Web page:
TDuring the night, Pep Guardiola gave the English journalists an intercultural digression on football. “I was here for three years, the teams in Germany never give up. Never! They keep running,” said the Manchester City coach, looking as urbane as he might have intended. Shouldn’t anyone be surprised about this 1-1 draw at RB Leipzig, Guardiola wanted to say, who had already made representations in Leipzig as Bayern Munich coach between 2013 and 2016.
To support his thesis, he presented an analysis that was not necessarily empirically tenable, but was based on his own experiences. “It used to be easy to win games in the Champions League. Not today. Today everyone is well prepared and has really good coaches,” said Guardiola.
In his own way, he defended himself against the unspoken assumption, which shimmered through the night, that his high-quality heavyweight footballers weren’t really looking for an early knockout against the middleweights of RB Leipzig. They really deserved the draw with a huge improvement in performance in the second half. “It’s a good result for us because it means that theoretically one goal is enough for us in Manchester,” said Xaver Schlager.
Worst half under Marco Rose
That may be true, but it would require Leipzig to keep a clean sheet in three weeks. Nobody can afford to make mistakes like the Austrian before Riyad Mahrez made it 1-0. Schlager had played a hair-raising bad pass in front of his own penalty area. He followed up with a suitable explanation for his dropout. “They sent us running all the time. You have a constant pulse of 180, mistakes in possession are quite normal,” he said.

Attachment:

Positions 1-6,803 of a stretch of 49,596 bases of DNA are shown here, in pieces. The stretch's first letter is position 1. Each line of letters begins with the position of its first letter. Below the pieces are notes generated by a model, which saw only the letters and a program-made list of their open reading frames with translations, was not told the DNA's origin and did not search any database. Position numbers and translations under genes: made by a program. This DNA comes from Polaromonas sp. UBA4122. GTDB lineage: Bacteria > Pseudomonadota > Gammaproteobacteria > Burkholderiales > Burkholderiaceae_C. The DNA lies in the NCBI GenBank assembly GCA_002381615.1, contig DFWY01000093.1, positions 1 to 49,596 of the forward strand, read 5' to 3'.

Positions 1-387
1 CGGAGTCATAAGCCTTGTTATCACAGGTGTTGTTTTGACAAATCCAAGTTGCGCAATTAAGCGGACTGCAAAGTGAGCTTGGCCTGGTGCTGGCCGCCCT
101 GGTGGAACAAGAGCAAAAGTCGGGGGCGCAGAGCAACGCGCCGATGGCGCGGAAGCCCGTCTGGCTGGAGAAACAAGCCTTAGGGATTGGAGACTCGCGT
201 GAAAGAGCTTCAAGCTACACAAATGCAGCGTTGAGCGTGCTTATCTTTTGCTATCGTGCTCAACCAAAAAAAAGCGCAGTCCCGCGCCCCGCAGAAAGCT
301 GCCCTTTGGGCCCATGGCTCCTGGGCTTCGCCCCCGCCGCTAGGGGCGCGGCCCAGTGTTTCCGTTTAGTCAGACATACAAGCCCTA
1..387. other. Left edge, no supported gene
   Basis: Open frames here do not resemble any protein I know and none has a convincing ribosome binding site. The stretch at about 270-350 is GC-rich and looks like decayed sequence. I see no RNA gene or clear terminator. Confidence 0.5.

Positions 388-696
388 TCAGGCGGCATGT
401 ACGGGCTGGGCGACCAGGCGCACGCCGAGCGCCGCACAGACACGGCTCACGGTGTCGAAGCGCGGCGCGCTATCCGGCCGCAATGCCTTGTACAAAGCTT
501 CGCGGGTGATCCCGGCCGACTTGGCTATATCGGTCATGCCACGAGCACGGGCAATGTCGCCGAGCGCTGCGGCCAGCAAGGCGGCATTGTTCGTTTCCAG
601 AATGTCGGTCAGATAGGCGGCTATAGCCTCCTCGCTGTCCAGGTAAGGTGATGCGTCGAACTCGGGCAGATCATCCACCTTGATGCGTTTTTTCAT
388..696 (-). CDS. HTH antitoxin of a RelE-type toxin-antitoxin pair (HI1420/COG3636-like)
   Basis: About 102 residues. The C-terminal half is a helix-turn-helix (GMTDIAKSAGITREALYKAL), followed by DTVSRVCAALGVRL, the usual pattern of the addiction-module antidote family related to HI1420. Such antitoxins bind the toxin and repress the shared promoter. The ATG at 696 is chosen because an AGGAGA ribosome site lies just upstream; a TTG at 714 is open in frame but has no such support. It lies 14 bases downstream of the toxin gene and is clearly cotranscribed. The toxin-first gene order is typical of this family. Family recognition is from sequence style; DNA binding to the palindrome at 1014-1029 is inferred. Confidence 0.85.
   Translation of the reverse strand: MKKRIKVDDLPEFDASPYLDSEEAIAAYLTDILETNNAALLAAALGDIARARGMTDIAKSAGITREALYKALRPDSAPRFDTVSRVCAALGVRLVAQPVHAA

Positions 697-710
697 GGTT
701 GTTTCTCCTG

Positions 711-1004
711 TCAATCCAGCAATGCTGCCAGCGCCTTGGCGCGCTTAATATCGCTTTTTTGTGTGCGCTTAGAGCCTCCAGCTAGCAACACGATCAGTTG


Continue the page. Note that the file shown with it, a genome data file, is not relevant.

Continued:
The first half was among the worst RB have played since Marco Rose arrived as coach in the autumn. As weak as the performance against the ball-safe Englishman was, with a view to the second leg, it could at least serve as a bad example. It became clear “how not to do it,” said Rose. The second 45 minutes give hope, in which Leipzig played a lot more courageously and earned the equalizer from Josko Gvardiol, who headed in after a corner kick. “We did a lot right there,” said Rose.
Sleepless nights for Henrichs
If the chances had been better exploited, a win would have been possible, but Benjamin Henrichs missed the greatest opportunity. He struggled with his missed shot for a long time. “These are situations that you take home with you. That gives sleepless nights. If I don’t put the ball in, I have to at least get it on goal so that the rebound lands on at least one of our players,” said Henrichs.
He shouldn’t go into the coming days without enough sleep, the important Bundesliga game against Eintracht Frankfurt is on Saturday (3.30 p.m./in the FAZ live ticker for the Bundesliga and on Sky). Eintracht lost their round of 16 in the Champions League against Naples on Tuesday (0-2). According to Henrichs, this is irrelevant for the duel at the weekend. “The Champions League is a competition all of its own,” he said. That unintentionally sounded a bit like Pep Guardiola. And after a football cultural excursion.